Praise the Effort, Not the Intellect

“You’re so smart!”

“You got an A on the test without even studying! You must be really great at math!”

For over a generation parents have believed that one of the keys to producing successful, high-achieving children was praise. Repeatedly telling kids how smart they are or how great their abilities are, it was thought, would lead children to believe that they had very valuable contributions to make and that they could therefore tackle anything. Self-esteem was seen as the road to achievement and success.

New research by Stanford professor Carol Dweck pokes serious holes in the self-esteem-based child-rearing theories of the past. In her book Mindset: The New Psychology of Success, Dweck asserts that “Contrary to popular belief, praising children’s intelligence did not give them confidence and did not make them learn better.” Rather, children who constantly hear how smart they are take away potentially negative lessons. Too much praise can lead to greater risk-aversion, high sensitivity to failure, and an underdeveloped ethic of persistence.

Excessive focus on being “smart,” an innate quality, has significant consequences. By stressing the innate, a message is sent that diminishes the importance of effort. It can lead to the belief that expending effort is something only “dumb” kids do, because smart kids don’t really need to in order to succeed. Focusing on “smarts” is evidence of what Dweck calls a “fixed mind-set.” Individuals with a fixed mind-set believe that intelligence is fixed, that there’s nothing one can do to change it or improve. “In the fixed mind-set, effort is not a cause for pride. It is something that casts doubt on your talent.” People with fixed mind-sets fear failure because they see it as an unavoidable comment on their true abilities. Those who possess a growth mind-set don’t mind failure as much, because they know their performance can improve with the knowledge they gain throughout life’s journey of successes and failures.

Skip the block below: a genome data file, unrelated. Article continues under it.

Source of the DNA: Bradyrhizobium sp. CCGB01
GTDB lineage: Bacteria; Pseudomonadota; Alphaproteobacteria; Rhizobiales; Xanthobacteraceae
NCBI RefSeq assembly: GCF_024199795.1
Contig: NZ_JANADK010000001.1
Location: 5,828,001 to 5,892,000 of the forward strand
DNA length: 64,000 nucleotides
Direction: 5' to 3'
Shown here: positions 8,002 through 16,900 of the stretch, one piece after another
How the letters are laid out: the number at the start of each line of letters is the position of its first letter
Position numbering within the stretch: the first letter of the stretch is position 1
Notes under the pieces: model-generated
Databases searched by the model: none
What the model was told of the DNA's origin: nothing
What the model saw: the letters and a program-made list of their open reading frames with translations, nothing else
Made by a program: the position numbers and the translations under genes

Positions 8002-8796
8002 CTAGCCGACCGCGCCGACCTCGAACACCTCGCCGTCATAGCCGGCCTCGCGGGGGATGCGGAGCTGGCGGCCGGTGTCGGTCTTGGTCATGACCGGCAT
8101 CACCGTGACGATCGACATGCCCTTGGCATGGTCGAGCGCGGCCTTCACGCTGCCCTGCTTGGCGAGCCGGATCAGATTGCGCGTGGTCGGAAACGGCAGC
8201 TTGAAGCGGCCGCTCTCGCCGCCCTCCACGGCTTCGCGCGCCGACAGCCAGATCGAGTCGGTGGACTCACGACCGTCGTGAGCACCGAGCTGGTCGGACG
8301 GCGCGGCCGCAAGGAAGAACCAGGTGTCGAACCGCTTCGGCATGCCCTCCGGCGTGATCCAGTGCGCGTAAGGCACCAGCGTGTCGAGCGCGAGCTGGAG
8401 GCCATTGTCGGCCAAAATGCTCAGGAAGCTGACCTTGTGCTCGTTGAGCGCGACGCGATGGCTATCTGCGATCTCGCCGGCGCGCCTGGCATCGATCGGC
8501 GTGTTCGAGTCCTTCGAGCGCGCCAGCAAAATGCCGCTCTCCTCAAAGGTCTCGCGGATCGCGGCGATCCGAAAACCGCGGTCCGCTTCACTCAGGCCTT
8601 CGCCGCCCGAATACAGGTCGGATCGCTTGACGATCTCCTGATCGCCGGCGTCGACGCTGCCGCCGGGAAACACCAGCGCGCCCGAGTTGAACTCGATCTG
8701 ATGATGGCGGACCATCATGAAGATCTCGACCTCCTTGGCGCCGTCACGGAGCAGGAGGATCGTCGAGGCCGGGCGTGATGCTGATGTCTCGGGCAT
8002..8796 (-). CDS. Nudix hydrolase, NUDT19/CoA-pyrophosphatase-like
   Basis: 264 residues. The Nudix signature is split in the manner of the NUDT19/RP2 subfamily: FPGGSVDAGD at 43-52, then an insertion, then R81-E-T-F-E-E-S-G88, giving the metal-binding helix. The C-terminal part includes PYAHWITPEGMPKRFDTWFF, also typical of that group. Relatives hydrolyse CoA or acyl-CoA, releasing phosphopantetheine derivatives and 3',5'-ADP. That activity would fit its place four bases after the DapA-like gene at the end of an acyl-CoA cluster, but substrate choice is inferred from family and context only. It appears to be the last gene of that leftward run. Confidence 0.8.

When we focus on praising children for their intelligence, they get a message that the innate matters more than the cultivated. Instead, we ought to encourage a growth mind-set and focus on praising effort. “Emphasizing effort gives a child a variable that they can control. They come to see themselves as in control of their success. Emphasizing natural intelligence takes it out of the child’s control, and it provides no good recipe for responding to failure.”

Be Specific

Praise must be specific in order to be truly effective. That way, kids learn exactly what they did to earn the praise. The exchange becomes repeatable. “I like how you kept on trying even after it didn’t work the first time.” “I saw how much effort you put into studying for the test. That was awesome, and I know it will pay off down the line.” “You showed great concentration and focus during the game. It was great to see!”

Be Sincere
Praise must also be sincere. Kids are very adept at recognizing praise that is not genuine. They only accept praise at face value until they’re about six or seven years old. After that, they begin to discount frequent praise and interpret it as signaling a lack of ability. Teens rather readily believe that praise from a teacher is a sign that the teacher believes you need extra encouragement and that criticism actually conveys a positive belief in their aptitude. This is based on a not-too-mistaken belief that praise sends a message of having reached the natural limit of one’s abilities while criticism implies that there is room for performance to improve.

Use Care
Praise must be given with care and not indiscriminately. If it comes too frequently, too easily, or for the wrong reasons, it could defeat its true purpose. Too much praise can lead to quitting when the immediate rewards disappear.

Cultivate a Growth Mind Set
Strive to cultivate a growth mind-set. Teach kids that the brain is like a muscle — the more you challenge it and exercise it, the stronger it becomes. A growth mind-set leads to openness, persistence, sustained motivation, and comfort with that most important trait of maturity, the ability to delay gratification.

Mark Heller is Head of School at Academy at the Lakes, a Junior K4 – 12th grade independent school in the North Tampa community of Land O’Lakes. Learn more about Academy at the Lakes by visiting www.academyatthelakes.org.

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